Nothing says German summer to me quite like domestic winemaking (Well, German-style BBQ maybe, but that’s a different chapter). July to September is the season when we make wine from whatever fruit we can get our hands on for cheap – ideally we use our own harvest or berries collected in the wild. Observing the fruit juice as it ferments in the 10-gallon glass carboys over the next few months gives me an odd sense of satisfaction. By the time it gets dark and cold outside, the wine has settled and is ready to drink. And while I’m pretty picky when it comes to “real” wine, part of the excitement over this kind of homebrew is not knowing exactly what you get in terms of sweetness, acidity and alcohol.
I got quite excited when my parents surprised me during my last visit to Germany with 25 pounds of white, red and black currants that were waiting in the freezer to be processed by my dad and me.
Making wine is pretty simple, although it can be quite a mess. Since it was very nice outside, we did all of it in the backyard, which also makes it easier to hose down all the buckets and instruments afterward and in between the steps – and you want to be quite meticulous with your cleaning to make sure you don’t bring in any dirt and germs that could spoil the wine. The first step is to mash the berries. Currants, much like gooseberries, have a lot of pectin that hinders the development of the juice. So we added anti gelling agent (from the winemaking shelf at our pharmacy) and let it stand over night.
The next day my dad and I used a press to extract the juice out of the mash. Our 25 pounds of fruit yielded about 9 liters (2.4 gallons) of juice. Unlike grapes, currants have little sugar and too much acid, which is why we added water and sugar. This would be quite an abomination if we were making “real” wine, but homemade fruit wine plays by different rules.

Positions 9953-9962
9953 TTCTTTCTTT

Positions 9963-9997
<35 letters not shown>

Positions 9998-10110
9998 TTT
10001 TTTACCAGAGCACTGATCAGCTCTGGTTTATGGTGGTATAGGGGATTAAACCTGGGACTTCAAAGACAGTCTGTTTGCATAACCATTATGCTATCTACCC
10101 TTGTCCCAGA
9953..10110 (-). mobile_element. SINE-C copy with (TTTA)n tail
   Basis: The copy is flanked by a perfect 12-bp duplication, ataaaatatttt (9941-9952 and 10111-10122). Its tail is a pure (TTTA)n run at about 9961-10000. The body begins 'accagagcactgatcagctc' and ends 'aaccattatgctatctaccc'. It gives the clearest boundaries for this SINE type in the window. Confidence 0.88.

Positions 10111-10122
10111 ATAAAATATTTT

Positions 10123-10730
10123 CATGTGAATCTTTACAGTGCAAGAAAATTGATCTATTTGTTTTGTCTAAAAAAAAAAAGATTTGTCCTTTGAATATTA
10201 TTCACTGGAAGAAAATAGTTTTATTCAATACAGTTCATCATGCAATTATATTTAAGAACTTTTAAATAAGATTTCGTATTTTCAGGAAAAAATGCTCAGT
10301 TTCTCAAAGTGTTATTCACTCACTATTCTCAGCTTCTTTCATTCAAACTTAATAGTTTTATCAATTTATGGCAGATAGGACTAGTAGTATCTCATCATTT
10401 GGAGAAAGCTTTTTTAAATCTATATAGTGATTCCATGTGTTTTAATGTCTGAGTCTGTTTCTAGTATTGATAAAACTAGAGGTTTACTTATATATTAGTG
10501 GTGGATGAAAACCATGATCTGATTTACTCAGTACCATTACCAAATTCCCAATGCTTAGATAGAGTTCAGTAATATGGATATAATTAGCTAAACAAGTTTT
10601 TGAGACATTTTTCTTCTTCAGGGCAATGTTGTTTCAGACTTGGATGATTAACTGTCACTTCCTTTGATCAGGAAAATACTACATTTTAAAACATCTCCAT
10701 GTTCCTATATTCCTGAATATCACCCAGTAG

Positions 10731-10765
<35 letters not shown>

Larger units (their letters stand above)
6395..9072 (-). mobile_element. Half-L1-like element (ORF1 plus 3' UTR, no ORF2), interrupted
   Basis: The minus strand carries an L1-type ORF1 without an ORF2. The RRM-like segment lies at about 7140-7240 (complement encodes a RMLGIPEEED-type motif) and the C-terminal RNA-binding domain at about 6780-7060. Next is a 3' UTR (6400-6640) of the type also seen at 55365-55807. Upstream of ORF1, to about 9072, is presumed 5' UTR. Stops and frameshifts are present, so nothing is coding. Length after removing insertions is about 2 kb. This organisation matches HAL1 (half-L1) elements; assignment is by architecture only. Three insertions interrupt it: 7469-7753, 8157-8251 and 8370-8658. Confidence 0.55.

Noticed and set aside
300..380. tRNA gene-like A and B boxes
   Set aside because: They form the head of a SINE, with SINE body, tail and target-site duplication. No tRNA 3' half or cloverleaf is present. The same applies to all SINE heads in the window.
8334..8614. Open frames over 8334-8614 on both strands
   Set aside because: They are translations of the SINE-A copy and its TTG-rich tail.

Finally, we filled everything, about 35 liters (9.2 gallons) into two carboys, added the yeast, yeast nutrients (also from the pharmacy). We sealed the containers with airlocks to make sure the CO2 that develops can come out and no oxygen and contaminating spores make it into the wine.
And that’s pretty much it. We put our future wine away in not too cold a room in the basement. All that remains to be done for now is wait and tend to the airlocks. In about two months, the fermentation should be completed. When the yeast has sunk to the bottom of the containers, we’ll take out the wine and let it rest for another month or two. Adding sulfites helps stabilizing it and sometimes we clarify the wine if there is too much trub. But I’ll keep you posted on the process.
- 4 kilos/8.9 pounds of currants, yielding about 3 liters/3.2 quarts of juice [in our case: 13 kilos, yielding 9 liters/2.4 gallons]
- 2.5 kilos/5.5 pounds of sugar [7.5 kilos]
- 5.5 liters/1.5 gallons of water [16.5 liters]
- 5 yeast nutrient tablets (check the instructions of the brands available to you) [15 tablets]
- 1 yeast culture [Since we prepared two separate demijohns, we used two cultures of “Portwein” of the German brand Kitzinger. Here too, I suggest checking with the brands you have available.]
- 1 gram of Potassium metabisulfite per 10 liters/2.6 gallons of wine – to be added after fermentation to stabilize the wine
After blending the juice with water and sugar, you can measure the sugar content with a must weight scale. Must weight, i.e. sugar content is measured in Oechsle. Ours had 110 degrees Oechsle, which translates into 257 grams of sugar per liter pre-fermentation and 15,3% of alcohol once the wine is ready. That’s a good amount for a fruit wine. To produce more alcohol we could have added more sugar. However, there’s only so much sugar you can add: at around 19% alcohol the yeast will die and you’ll end up with a sweet and strong wine that will guarantee you a lot of headaches – quite literally.